It was Sunday afternoon, the sun was shining, and I had a decision to make. I had about three hours of daylight before the winter sun set – where did I want to spend it? The local state parks were too far, and the wind was blowing like crazy along the beaches. Luckily there was a small but beautiful option nearby: Oak Tree Nature Park.
About ten minutes from my house, Oak Tree Nature Park was first opened to the public in the beginning of the 21st century, and encompasses 25 acres with a mile-long loop trail. Big it is not, but it still serves as a green space for joggers, wildlife viewers, and dog-walkers, while preserving important Florida habitat.
As I walked, I arched my neck to take in the tall forms of the pines in the overstory, while reaching out and touching the leaves of the shorter saw palmettos, wax myrtle, and sparkleberry. Squirrels chased each other in the dry leaves on the forest floor, and Northern Cardinals and Blue Jays called back and forth. Because the path was short I made three loops, striding around for more than an hour.
The importance of green space in urban areas is well documented. People who can spend time in natural environments have lower levels of stress, kids with ADHD have an easier time concentrating, and people may even become kinder. One study found that, “when it comes to the level of nature and green space in our immediate surroundings, we can become happier in a long-term, durable way. If you move next to a park, the benefit for your mental health isn’t a novelty that goes away, but something that sticks around for years.”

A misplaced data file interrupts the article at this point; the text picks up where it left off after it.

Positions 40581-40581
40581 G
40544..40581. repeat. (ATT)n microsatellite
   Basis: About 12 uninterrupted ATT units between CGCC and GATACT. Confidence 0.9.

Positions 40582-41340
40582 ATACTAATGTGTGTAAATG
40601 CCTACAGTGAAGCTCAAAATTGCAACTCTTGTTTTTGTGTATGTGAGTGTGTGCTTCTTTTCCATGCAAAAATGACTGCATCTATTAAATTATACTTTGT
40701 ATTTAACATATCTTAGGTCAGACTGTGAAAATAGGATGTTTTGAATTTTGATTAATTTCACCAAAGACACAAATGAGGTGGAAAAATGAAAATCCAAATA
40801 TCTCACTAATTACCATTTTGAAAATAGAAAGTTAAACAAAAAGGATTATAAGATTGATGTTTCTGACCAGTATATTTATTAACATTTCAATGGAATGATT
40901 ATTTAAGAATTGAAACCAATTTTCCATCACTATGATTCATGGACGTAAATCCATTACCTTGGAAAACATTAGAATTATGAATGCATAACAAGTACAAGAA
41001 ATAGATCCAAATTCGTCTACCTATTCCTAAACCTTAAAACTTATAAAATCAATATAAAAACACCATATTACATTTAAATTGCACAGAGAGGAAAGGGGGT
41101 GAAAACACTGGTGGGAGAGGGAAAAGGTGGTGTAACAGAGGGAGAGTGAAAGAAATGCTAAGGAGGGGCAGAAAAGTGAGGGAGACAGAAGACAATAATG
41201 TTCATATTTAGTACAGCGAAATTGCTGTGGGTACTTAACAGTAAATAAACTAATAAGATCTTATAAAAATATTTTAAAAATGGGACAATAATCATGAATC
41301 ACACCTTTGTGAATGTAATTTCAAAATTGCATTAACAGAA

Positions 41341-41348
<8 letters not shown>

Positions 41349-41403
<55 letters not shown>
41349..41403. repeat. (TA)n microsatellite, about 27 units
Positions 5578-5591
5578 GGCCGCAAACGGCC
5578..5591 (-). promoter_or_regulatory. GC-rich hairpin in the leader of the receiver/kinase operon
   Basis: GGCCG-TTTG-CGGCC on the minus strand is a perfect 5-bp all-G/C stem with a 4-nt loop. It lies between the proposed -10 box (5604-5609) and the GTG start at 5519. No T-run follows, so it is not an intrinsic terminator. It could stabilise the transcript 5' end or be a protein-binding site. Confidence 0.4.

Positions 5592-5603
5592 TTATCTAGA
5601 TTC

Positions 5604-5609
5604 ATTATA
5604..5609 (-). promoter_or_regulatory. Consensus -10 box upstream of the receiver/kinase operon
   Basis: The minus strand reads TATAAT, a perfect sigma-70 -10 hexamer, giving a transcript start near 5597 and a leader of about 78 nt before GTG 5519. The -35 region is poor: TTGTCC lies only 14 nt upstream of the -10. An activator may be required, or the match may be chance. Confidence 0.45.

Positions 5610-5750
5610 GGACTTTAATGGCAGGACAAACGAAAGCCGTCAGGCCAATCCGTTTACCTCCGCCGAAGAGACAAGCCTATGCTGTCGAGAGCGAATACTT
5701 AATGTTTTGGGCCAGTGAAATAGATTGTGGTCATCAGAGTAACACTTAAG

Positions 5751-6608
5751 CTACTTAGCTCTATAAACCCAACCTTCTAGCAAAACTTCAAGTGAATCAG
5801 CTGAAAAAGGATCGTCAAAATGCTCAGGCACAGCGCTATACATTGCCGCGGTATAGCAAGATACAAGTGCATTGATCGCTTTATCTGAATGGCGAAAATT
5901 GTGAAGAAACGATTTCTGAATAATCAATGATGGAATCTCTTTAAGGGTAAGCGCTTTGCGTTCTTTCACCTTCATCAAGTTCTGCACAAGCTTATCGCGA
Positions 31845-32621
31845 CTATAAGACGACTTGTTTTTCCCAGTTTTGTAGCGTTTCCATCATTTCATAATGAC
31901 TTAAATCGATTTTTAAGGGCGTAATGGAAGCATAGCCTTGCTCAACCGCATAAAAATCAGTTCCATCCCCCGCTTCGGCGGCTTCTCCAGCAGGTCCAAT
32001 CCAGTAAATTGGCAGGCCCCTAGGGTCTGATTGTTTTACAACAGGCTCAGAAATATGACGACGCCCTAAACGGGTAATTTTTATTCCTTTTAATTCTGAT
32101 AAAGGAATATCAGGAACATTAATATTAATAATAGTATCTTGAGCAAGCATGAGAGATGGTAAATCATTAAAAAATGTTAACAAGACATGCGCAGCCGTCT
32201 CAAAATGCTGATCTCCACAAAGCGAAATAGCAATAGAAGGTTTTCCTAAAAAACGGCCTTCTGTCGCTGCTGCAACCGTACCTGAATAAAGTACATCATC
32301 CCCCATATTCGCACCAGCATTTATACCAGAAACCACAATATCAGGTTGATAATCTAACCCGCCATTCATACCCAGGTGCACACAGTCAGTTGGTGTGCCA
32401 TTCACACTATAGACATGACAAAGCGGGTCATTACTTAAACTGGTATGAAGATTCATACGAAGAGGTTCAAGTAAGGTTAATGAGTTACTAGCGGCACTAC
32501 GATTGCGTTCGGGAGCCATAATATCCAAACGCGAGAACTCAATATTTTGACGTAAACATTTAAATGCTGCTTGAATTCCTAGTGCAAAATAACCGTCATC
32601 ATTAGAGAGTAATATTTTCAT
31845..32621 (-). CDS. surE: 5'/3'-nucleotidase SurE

8 thoughts on “Oak Tree Nature Park and the Importance of Suburban Green Space”
Beautiful! I’ve always loved all of the parks in Florida
Great read, Erika! I never knew what sparkleberries were until now.
Love this!! I’m such a believer in accessible green space, even in suburbia. In fact, I’m about to go take a walk on the pretty greenway next to my house — my favorite afternoon routine when I need a little creative boost. 🙂
The Japanese have a word for the therapeutic effects of being out in nature. They call it “shinrin-yoku,” which means, literally, forest bathing. In Michigan, we’re familiar with this concept.
Such a beautiful point 🙂 nature is my happy place so I love this post!
Fair point, proximity to a park, or at least a place for a nice nature walk is important. We often miss those in big cities…
I agree with you about the importance of bringing nature into urban areas. Oak trees are beautiful and so important because of all the animal life they support.